"So yes, colonial mentality—particularly skin-whitening—has been on many Filipinos’ minds lately. But as Philippines Vice President Leny Robredo acknowledged when I asked her about it, it’s a centuries-old issue, and there’s been plenty of work on it, going as far back as Jose Rizal! Indeed, many folks have documented and shared their painful stories, struggles, confusions, and heartaches about colonial mentality throughout the years."
Based on the CMS, there seem to be at least five indicators of CM among Filipinos:
- Feelings of inferiority for being Filipino;
- Feelings of shame, embarrassment, resentment, or self-hate about being a person of Filipino heritage;
- Denigration of the Filipino body (regarding white physical characteristics as more attractive, advantageous, and desirable than typical Filipino physical traits such as brown skin and flat nose);
- Discriminating against less-westernized Filipinos (e.g., making fun of people from the provinces—“Promdi”—or indigenous peoples and regarding them as “backward”); and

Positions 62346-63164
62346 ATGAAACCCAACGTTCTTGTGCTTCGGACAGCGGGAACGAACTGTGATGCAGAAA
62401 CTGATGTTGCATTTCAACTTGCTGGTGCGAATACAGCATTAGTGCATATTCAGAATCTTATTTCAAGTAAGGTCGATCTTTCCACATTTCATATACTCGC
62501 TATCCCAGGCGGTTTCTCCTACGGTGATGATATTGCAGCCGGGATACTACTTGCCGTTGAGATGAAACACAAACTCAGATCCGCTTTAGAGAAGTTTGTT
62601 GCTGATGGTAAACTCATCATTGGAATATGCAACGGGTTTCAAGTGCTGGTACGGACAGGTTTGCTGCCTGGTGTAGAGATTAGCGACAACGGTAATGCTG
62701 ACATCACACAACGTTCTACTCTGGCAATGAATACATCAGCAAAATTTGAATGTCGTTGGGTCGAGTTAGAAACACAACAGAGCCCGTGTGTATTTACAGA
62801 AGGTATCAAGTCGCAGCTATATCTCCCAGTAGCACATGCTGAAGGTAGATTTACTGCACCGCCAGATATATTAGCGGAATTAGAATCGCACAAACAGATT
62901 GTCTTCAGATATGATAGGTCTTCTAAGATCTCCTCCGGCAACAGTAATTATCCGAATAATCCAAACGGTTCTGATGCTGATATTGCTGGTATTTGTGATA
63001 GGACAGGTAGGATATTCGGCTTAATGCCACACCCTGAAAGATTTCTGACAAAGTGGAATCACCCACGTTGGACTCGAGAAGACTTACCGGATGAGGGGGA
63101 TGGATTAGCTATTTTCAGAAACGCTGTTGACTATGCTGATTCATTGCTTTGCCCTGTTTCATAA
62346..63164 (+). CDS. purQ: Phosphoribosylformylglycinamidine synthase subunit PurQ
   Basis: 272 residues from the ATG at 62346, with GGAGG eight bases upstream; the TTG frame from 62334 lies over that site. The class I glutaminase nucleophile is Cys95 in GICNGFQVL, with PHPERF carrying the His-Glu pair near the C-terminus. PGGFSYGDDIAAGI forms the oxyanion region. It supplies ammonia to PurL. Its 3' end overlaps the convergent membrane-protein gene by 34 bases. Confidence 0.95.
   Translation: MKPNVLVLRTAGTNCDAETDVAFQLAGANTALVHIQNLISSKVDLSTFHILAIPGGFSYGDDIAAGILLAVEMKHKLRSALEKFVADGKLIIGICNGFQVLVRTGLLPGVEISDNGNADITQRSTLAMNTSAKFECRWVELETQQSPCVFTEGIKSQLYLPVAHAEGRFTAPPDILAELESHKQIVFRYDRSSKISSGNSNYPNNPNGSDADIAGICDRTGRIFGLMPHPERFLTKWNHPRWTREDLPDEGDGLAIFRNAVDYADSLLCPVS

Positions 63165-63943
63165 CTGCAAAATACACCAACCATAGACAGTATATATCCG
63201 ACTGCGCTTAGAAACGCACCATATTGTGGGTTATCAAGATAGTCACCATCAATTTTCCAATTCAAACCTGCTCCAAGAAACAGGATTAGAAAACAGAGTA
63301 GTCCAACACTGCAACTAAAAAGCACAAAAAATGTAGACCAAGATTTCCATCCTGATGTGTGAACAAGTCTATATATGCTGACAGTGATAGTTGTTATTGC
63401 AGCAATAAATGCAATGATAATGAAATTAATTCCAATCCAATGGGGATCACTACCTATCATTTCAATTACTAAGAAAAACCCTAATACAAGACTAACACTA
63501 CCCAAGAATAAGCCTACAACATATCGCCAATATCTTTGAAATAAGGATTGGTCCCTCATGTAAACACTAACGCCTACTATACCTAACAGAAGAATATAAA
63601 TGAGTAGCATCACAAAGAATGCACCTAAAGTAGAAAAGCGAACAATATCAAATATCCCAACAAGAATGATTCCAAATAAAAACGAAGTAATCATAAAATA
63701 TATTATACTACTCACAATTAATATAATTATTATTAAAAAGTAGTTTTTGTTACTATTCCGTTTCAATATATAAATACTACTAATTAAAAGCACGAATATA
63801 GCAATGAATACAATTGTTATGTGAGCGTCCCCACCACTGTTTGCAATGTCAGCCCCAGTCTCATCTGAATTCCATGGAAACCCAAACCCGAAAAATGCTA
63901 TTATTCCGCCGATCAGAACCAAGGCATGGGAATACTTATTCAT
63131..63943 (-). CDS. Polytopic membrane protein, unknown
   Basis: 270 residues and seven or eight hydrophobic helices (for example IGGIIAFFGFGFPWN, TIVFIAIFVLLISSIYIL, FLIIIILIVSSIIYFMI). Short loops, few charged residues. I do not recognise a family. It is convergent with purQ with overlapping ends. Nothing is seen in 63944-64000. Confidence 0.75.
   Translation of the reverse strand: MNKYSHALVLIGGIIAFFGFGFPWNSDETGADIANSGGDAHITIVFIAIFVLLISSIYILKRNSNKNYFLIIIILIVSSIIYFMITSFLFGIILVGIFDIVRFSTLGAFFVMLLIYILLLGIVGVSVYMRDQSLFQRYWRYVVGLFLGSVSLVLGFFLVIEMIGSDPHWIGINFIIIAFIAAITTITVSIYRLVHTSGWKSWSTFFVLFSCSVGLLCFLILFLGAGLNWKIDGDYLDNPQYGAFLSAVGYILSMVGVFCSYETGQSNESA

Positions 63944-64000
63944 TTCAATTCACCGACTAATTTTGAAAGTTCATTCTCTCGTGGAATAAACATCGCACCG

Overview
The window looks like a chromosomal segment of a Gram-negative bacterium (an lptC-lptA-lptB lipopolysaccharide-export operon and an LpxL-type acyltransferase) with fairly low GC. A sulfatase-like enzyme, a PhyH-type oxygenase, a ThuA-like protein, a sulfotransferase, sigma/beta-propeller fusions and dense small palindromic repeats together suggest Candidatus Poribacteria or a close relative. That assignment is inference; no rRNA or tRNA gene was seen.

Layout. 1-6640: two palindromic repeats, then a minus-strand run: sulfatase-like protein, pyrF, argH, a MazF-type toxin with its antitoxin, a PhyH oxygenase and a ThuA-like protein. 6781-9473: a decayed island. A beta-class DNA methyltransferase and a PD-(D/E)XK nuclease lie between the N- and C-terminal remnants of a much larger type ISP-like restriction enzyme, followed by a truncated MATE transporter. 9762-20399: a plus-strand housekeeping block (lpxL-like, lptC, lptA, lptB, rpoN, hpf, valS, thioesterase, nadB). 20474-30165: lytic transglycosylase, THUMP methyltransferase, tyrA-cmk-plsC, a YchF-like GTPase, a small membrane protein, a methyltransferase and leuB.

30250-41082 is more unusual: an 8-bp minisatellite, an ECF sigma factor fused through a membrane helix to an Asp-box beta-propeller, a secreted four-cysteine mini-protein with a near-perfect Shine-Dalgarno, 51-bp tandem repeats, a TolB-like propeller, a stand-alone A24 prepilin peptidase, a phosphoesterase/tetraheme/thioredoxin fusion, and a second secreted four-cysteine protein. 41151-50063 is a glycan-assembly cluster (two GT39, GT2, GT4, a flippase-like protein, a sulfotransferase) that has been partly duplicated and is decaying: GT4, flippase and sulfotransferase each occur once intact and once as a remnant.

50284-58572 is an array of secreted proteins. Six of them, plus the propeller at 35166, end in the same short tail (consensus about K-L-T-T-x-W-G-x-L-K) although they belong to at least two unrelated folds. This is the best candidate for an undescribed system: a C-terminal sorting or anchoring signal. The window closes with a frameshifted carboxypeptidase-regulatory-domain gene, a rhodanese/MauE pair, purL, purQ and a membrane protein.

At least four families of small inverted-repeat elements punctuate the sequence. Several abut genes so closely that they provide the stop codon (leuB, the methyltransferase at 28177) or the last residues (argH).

- Tolerating or minimizing historical and contemporary oppression of Filipinos (because such oppression is accepted as the appropriate cost of civilization).
"According to the World Health Organization, the use of skin-whitening has been associated with mental and physical health damages. Overall, using tools such as the CMS and the CMIAT, CM has been shown to relate to poorer mental health. Specifically, it has been shown to be related to lower levels of self-esteem, more depression symptoms, more anxiety symptoms, and lower levels of life satisfaction. These correlates of CM are concerning as research also shows that they typically co-occur with other troubling conditions like alcohol and drug use, and poor school or jobperformance. So yes, having CM is a bad thing."
Read more of E.J.R. David's article at https://www.psychologytoday.co...ty-and-mental-health